Aaron's Feast on the Lunar Sabbath Pentecost Calendar

It's sometimes claimed that Aaron declared this Feast at the exact time of a Lunar Sabbath Pentecost. However, when the timeline of Moses' activities are overlaid on the Lunar Sabbath Calendar, two issues become apparent.

First, the earliest possible date of Aaron's feast is approximately one week after the date of Pentecost on the Lunar Sabbath Calendar. This is because Moses went up to the mountain for the first time on the 16th of the third month (see The Last Day in Rephidim), they sanctify themselves for three days (v10), and then the Ten Commandments are given by YHVH (Ex 20:1). Subsequently a cloud covers Mt. Sinai for six days (Ex 24:16), and it was not until the seventh day that YHVH called Moses into the cloud for forty days and forty nights (Ex 24:18).

Second, the date of Aaron's Feast falls in the Fifth month and not the Fourth month as often is claimed. The table below shows the chronology of events each day, starting with the arrival of the Israelites in the Wilderness of Sinai.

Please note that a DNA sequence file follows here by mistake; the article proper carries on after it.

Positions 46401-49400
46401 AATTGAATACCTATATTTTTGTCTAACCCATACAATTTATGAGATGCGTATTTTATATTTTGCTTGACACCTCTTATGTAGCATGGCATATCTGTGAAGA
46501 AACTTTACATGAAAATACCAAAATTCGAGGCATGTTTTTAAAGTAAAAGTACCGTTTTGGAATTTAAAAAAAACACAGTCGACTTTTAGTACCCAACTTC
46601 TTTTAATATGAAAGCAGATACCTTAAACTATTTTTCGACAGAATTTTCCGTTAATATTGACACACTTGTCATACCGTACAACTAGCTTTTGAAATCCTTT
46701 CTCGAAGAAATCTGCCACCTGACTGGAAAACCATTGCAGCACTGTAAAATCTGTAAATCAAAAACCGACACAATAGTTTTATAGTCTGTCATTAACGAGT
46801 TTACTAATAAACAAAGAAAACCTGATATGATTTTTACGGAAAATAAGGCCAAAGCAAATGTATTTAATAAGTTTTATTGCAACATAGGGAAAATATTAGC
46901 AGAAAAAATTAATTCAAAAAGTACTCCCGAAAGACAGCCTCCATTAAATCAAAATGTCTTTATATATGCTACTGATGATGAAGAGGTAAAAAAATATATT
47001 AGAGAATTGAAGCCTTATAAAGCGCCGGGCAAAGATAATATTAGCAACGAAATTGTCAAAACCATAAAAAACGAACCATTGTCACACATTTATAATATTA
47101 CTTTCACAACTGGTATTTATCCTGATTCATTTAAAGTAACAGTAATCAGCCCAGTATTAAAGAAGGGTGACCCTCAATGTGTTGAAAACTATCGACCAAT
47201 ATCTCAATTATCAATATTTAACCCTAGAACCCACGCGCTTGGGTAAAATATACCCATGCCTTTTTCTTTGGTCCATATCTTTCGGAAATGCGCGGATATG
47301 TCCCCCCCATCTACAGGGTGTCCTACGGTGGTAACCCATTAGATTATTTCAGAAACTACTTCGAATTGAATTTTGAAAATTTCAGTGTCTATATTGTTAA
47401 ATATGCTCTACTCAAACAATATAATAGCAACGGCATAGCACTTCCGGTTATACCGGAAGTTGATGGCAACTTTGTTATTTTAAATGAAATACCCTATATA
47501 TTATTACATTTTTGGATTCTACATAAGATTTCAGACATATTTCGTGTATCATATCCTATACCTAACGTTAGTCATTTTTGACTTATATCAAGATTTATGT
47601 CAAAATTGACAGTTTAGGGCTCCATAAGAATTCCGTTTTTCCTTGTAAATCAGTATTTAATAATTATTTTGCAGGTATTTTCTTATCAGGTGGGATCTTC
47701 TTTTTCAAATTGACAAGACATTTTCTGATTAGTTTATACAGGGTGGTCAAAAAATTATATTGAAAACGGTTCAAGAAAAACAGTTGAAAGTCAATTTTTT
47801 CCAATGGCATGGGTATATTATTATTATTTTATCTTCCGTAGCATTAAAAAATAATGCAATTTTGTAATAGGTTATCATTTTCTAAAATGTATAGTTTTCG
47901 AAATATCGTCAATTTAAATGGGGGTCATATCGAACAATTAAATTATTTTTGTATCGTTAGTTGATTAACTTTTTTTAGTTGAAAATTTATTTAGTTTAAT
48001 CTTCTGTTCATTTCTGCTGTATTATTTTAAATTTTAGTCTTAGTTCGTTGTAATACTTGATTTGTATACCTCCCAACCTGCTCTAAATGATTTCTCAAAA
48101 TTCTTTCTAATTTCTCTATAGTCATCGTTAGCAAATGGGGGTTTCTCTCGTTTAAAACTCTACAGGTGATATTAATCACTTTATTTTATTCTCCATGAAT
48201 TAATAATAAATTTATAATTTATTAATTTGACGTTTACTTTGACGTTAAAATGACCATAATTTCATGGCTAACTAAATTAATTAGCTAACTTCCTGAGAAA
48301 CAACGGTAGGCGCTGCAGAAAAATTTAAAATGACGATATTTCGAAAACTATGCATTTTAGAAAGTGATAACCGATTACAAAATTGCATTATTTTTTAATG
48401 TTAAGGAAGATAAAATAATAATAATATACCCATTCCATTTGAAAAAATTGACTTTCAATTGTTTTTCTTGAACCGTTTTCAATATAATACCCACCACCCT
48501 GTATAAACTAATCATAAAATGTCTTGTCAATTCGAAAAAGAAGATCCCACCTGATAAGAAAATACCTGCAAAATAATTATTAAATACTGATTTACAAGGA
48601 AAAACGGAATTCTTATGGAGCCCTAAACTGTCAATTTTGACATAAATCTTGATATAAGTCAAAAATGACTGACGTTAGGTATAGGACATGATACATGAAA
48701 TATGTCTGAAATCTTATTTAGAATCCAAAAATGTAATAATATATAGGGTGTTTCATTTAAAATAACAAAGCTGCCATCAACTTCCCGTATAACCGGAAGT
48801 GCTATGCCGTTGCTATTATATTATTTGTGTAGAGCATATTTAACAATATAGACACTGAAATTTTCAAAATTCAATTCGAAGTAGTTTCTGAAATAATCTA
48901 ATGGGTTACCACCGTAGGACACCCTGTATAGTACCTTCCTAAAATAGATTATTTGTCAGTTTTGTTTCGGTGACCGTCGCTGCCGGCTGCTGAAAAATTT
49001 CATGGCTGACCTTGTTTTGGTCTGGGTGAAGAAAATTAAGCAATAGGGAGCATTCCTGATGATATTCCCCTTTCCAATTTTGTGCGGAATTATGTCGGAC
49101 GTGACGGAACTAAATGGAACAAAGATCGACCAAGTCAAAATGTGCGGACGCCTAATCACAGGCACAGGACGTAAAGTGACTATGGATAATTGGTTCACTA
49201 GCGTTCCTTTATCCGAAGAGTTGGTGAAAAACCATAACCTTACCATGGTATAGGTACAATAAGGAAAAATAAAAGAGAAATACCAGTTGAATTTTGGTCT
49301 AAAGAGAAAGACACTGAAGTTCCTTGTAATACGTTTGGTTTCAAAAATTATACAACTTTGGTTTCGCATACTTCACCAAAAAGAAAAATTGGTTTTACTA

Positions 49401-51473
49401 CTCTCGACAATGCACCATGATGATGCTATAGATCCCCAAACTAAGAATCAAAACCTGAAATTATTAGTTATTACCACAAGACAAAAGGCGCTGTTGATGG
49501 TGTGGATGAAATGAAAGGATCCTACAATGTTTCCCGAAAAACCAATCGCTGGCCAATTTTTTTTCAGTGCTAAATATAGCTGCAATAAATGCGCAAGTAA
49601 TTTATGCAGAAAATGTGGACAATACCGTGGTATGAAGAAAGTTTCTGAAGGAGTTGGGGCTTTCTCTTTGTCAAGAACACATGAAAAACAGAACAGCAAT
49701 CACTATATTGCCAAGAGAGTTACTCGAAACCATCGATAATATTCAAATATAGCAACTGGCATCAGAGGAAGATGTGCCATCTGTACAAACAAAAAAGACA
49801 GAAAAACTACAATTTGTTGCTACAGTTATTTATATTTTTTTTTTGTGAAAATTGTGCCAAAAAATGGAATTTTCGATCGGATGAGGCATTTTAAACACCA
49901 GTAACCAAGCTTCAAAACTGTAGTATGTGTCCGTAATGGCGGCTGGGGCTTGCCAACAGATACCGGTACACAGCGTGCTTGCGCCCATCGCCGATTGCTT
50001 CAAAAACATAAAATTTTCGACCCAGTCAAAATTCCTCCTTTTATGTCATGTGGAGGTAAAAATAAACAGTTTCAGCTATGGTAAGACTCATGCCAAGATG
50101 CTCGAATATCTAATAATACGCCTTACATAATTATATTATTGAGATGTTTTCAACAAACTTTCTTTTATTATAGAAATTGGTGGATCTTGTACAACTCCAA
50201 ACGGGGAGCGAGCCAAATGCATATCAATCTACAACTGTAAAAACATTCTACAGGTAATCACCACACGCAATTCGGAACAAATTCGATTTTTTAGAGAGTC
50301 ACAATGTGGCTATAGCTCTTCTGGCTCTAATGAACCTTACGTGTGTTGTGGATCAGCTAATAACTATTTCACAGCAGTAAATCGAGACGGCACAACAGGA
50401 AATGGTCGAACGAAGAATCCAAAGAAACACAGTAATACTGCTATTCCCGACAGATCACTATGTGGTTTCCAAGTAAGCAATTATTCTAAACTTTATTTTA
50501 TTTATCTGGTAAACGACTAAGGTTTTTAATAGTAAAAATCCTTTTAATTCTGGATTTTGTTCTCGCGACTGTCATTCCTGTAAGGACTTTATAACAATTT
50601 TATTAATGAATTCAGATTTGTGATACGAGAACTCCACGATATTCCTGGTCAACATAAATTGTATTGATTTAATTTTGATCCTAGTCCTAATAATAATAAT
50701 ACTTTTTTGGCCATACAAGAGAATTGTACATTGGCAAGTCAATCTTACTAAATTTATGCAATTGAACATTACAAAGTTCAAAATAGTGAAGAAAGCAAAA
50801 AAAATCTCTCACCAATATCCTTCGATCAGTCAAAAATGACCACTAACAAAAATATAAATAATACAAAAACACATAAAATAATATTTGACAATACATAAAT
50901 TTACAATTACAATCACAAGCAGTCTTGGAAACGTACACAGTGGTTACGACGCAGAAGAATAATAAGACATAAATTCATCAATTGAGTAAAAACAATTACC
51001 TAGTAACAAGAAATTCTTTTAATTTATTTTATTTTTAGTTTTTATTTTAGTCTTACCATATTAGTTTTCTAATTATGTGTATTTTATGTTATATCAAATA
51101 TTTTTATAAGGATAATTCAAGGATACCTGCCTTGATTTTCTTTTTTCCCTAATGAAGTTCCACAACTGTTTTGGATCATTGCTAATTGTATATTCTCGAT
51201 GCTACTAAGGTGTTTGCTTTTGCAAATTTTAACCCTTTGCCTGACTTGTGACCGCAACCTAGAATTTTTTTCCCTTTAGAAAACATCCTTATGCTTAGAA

Day of the Month Count of 40 Days Event Reference
16th of Month 3 Moses goes up to the mountain Ex 19:3
Sanctify for three days Ex 19:10-11
17th of Month 3 (Day 2)
18th of Month 3 YHVH descends on Mt. Sinai in fire Ex 19:16
YHVH gives the Ten Commandments to Israel Ex 20:1-17
Moses receives and records the words of YHVH Ex 21-23
19th of Month 3 Moses rises early the next day Ex 24:4
Moses goes up into the mountain Ex 24:15
Cloud covers the mountain for six days Ex 24:16
20th of Month 3 Day 2
21st of Month 3 Day 3
22nd of Month 3 Day 4
23rd of Month 3 Day 5
24th of Month 3 Day 6
25th of Month 3 Day 1 Moses called into the cloud for 40 days and 40 nights Ex 24:16-18
26th of Month 3 Day 2
27th of Month 3 Day 3
28th of Month 3 Day 4
29th of Month 3 Day 5
1st of Month 4 Day 6
2nd of Month 4 Day 7
29th of Month 4 Day 34 Lunar Sabbath Pentecost
30th of Month 4 Day 35
1st of Month 5 Day 36
2nd of Month 5 Day 37
3rd of Month 5 Day 38
4th of Month 5 Day 39 Tomorrow is a Feast to YHVH Ex 32:5
5th of Month 5 Day 40 Rose up early in the morning, had a feast Ex 32:6

A sample of the Lunar Sabbath Pentecost Calendar, overlaid with the milestones of Moses' activities, is shown below. This calendar shows the counting of seven weeks followed by fifty days, and the relevant events in the book of Exodus are highlighted in yellow. The calendar begins with Day 26 of Month 2, during the sixth week of counting after the Wave Sheaf Offering. The Fourth Month Feast

Aaron's Feast a Holy Convocation?